As with most things, there are multiple ways to do it. Ultimately in this case it often comes down to personal preference.
When I'm doing this same thing, I often ask myself if what's being passed into the method is actually a valid
User at all. I like to keep my models in such a way that they internally prevent invalid states, rather than rely on the calling code to maintain validity of the model.
As such, sometimes there are actions which receive information which describes a model but doesn't fully construct a model by itself. In these cases, I prefer to use a view model. This often leads me to use view models across the board if for no other reason than consistency.
It particularly comes in handy if I need information from more than one model on the page. Having a view model that's a composite of the information I need rather than something like a
Tuple of two models just feels cleaner to me. This also allows me to add additional properties to the view model (calculated fields, flags, etc.) that are useful to the view but would pollute the business object. (Switches to show/hide certain form elements, validation items, etc.)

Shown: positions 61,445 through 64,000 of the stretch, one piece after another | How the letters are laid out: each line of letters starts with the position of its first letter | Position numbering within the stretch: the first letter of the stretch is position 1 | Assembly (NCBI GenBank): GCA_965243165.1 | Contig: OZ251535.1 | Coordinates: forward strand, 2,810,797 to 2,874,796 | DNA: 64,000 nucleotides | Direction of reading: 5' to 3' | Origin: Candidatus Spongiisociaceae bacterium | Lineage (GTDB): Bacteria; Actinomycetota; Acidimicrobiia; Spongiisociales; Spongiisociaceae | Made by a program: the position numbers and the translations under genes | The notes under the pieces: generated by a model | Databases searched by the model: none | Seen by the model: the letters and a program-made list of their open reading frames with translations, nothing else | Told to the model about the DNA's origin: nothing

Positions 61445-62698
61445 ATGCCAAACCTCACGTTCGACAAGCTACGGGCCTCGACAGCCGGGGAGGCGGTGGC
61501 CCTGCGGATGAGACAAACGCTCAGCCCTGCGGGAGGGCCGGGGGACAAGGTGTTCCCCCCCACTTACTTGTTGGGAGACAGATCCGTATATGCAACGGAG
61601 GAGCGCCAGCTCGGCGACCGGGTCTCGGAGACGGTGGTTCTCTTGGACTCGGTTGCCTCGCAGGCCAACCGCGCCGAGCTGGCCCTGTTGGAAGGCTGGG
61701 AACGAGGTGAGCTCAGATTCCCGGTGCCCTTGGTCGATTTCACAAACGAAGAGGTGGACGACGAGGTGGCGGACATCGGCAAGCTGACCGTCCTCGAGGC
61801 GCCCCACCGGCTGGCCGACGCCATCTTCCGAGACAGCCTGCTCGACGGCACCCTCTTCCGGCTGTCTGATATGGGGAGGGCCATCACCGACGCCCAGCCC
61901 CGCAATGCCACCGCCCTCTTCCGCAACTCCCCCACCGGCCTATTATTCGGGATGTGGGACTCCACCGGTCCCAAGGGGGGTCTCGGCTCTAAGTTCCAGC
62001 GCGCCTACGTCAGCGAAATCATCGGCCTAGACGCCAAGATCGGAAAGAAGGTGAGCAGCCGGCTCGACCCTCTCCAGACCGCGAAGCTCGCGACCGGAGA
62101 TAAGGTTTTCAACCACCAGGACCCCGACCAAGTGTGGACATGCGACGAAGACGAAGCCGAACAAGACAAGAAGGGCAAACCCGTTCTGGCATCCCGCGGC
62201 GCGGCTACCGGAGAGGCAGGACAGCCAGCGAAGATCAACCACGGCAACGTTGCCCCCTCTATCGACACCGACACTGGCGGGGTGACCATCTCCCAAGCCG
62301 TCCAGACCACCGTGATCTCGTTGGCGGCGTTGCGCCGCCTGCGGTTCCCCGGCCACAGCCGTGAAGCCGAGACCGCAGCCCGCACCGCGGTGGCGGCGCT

Often times you can find your own preference to this sort of question by noting the difference between an object (
User) and a data structure (
UserViewModel). In a traditional object-oriented sense, the
User should hide its data members and provide an interface of functionality, whereas a flat data structure like
UserViewModel would expose its data members and have no meaningful functionality.
Since the view is just looking to bind to data members, I usually go with a flat view model instead of a domain object.